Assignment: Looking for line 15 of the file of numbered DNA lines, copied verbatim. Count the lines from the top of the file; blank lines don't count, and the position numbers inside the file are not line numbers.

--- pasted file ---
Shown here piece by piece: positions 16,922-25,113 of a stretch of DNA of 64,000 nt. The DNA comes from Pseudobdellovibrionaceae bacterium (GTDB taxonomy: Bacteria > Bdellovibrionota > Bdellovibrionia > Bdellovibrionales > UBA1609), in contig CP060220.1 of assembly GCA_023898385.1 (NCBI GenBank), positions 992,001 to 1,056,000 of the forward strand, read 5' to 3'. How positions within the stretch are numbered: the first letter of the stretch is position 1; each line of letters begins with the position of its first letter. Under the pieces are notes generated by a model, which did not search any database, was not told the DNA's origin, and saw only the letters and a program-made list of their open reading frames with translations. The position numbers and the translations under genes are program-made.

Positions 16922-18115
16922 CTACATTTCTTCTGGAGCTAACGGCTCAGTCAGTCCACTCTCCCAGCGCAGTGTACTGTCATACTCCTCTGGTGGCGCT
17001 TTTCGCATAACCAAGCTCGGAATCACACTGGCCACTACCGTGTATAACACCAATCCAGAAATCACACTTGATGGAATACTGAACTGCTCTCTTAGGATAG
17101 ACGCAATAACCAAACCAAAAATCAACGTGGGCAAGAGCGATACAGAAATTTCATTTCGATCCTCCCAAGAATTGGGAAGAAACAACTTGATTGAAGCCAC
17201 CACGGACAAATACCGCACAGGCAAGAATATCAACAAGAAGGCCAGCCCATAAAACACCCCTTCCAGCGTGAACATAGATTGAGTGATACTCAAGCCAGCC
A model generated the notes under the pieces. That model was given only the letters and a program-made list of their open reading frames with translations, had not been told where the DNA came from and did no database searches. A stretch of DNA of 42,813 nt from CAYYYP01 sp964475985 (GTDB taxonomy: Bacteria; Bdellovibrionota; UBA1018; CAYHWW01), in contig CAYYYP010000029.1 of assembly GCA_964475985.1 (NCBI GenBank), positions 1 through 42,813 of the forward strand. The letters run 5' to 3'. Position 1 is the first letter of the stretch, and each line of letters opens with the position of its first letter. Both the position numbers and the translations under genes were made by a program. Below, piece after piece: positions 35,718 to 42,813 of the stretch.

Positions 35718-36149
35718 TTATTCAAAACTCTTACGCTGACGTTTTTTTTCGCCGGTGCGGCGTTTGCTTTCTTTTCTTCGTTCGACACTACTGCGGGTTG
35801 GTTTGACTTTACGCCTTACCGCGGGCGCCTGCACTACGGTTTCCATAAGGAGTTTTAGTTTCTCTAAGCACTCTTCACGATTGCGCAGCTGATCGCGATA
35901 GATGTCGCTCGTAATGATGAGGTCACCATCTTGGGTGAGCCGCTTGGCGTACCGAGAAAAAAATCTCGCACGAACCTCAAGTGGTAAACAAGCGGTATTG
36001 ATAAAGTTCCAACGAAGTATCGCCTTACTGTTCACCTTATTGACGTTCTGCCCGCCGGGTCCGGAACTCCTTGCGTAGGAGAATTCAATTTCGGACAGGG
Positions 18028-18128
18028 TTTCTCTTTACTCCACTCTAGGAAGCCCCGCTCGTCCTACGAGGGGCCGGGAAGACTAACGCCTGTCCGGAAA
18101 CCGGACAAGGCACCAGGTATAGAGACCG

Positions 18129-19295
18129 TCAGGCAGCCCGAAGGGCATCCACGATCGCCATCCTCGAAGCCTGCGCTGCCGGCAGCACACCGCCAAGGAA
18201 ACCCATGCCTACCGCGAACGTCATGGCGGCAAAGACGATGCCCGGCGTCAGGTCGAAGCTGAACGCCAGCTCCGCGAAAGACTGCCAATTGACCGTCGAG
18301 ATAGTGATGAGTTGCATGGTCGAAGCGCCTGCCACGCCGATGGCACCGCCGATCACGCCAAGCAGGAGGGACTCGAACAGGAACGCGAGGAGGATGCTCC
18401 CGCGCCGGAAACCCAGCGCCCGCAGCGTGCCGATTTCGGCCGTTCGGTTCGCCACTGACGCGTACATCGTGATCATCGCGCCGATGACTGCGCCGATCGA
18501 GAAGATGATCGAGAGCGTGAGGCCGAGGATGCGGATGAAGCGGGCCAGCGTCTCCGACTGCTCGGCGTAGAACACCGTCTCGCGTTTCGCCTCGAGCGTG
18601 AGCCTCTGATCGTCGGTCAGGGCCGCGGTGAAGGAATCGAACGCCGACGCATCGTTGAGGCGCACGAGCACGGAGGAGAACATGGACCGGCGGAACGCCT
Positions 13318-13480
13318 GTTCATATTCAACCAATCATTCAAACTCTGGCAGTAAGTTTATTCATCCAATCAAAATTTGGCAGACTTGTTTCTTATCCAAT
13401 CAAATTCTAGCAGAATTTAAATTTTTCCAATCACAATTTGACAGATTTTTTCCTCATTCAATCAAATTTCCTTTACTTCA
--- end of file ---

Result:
18101 CCGGACAAGGCACCAGGTATAGAGACCG